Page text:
The first large study of the prevalence of aids on college campuses has found that about one in every 500 students tested had been exposed to the virus that causes the deadly disease.
If the results of the study at 19 schools were accurate for all college campuses, researchers said last week, then about 25,000 of the country’s 12.5 million college students would test positive for the human immunodeficiency virus, or hiv
The study, which was conducted by the federal Centers for Disease Control and the American College Health Association, did not include the ages of the 30 students, out of the 16,861 students sampled, who tested positive for exposure to hiv
But researchers said that it would be reasonable to assume that some of the infected college students had been exposed to the disease while they were still in high school.
Because of this, said Helene Gayle, a cdc epidemiologist who was responsible for the survey, both colleges and elementary- and secondary-schools should place a greater emphasis on aids education.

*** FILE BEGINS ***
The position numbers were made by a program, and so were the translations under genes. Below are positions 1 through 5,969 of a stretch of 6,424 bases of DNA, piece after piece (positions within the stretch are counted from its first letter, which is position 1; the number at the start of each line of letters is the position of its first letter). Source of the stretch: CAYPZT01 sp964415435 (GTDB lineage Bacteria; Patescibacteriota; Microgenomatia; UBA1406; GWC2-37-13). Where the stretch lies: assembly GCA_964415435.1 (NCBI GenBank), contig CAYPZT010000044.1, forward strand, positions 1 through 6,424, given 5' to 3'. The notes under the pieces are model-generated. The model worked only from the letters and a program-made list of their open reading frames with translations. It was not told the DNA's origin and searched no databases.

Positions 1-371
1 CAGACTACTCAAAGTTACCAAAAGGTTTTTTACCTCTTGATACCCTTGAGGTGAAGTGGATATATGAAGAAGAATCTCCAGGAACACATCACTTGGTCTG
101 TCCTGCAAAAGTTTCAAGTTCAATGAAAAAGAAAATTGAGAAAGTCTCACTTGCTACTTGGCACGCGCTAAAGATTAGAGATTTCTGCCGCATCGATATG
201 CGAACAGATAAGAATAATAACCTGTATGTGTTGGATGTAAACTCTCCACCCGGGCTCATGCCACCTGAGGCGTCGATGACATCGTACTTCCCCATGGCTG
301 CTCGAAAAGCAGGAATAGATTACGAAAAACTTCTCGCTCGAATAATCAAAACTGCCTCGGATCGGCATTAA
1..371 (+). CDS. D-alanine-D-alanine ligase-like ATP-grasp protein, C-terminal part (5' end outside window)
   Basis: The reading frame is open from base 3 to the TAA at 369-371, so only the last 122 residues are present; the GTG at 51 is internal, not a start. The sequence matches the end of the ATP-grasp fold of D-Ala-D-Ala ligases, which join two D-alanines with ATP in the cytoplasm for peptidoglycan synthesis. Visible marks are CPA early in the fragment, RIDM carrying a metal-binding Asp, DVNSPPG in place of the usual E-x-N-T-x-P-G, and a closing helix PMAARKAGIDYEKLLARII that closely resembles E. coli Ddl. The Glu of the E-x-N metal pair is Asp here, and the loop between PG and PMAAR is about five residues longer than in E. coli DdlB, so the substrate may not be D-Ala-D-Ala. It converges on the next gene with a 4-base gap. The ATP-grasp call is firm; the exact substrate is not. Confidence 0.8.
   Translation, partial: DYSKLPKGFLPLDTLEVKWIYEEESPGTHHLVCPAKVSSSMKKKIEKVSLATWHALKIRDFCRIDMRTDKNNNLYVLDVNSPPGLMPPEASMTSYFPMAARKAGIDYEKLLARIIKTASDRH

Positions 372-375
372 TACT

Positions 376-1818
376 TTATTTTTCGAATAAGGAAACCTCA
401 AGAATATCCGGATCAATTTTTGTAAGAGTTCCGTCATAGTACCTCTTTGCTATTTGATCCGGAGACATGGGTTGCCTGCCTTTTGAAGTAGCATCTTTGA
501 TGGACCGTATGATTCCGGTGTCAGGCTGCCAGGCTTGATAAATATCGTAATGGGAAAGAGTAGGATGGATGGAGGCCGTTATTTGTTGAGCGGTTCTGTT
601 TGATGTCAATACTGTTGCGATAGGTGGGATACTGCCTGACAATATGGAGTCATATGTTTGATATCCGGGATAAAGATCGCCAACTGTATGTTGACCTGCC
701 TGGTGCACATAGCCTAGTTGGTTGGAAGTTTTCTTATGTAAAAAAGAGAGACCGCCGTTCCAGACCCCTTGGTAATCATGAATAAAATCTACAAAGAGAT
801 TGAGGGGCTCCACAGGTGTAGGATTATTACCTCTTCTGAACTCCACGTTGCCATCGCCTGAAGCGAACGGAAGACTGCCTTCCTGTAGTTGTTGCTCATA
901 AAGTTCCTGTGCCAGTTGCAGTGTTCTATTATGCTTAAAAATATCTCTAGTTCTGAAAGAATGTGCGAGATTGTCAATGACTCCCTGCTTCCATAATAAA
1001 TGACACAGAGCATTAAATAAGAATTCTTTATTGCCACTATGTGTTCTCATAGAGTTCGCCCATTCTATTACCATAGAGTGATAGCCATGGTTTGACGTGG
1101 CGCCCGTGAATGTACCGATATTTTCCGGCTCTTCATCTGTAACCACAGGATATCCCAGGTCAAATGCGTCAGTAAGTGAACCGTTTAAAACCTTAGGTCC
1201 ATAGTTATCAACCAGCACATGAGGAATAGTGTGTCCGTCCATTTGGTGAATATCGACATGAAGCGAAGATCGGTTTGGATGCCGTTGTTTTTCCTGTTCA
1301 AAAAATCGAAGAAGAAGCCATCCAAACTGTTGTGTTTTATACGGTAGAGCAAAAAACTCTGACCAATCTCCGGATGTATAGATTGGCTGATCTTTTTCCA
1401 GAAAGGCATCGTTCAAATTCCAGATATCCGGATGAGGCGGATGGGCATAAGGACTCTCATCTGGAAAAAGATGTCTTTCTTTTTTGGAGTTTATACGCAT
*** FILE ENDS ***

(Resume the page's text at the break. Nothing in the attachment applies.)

“Our ideas about sex and sexual behavior start pretty early,” she said in an interview. “We cannot ex8pect to have an impact on this epidemic unless we start with elementary- and secondary-school students.’'
Ms. Gayle said that the infection rate found in the study was comparable to rates found by the cdc among hospitalized patients and among women giving birth, although slightly higher than the infection rate reported for military recruits.
The researchers anonymously tested blood samples taken from students who had sought care at their colleges’ health centers for various purposes.
In a related development, theel10lcdc last week unveiled a public-information program designed to encourage parents to speak to their children about aids
The campaign includes a special guide that tells adults how to present age-appropriate information about the disease to children from the upper elementary grades through high school.
The guide also contains a sheet containing answers to common questions about aids.
The “aids Prevention Guide” is available for free by calling the National aids Hotline at (800) 342-aids.--ef
A version of this article appeared in the May 31, 1989 edition of Education Week as Survey: 1 in 500 College Students May Have Been Exposed to AIDS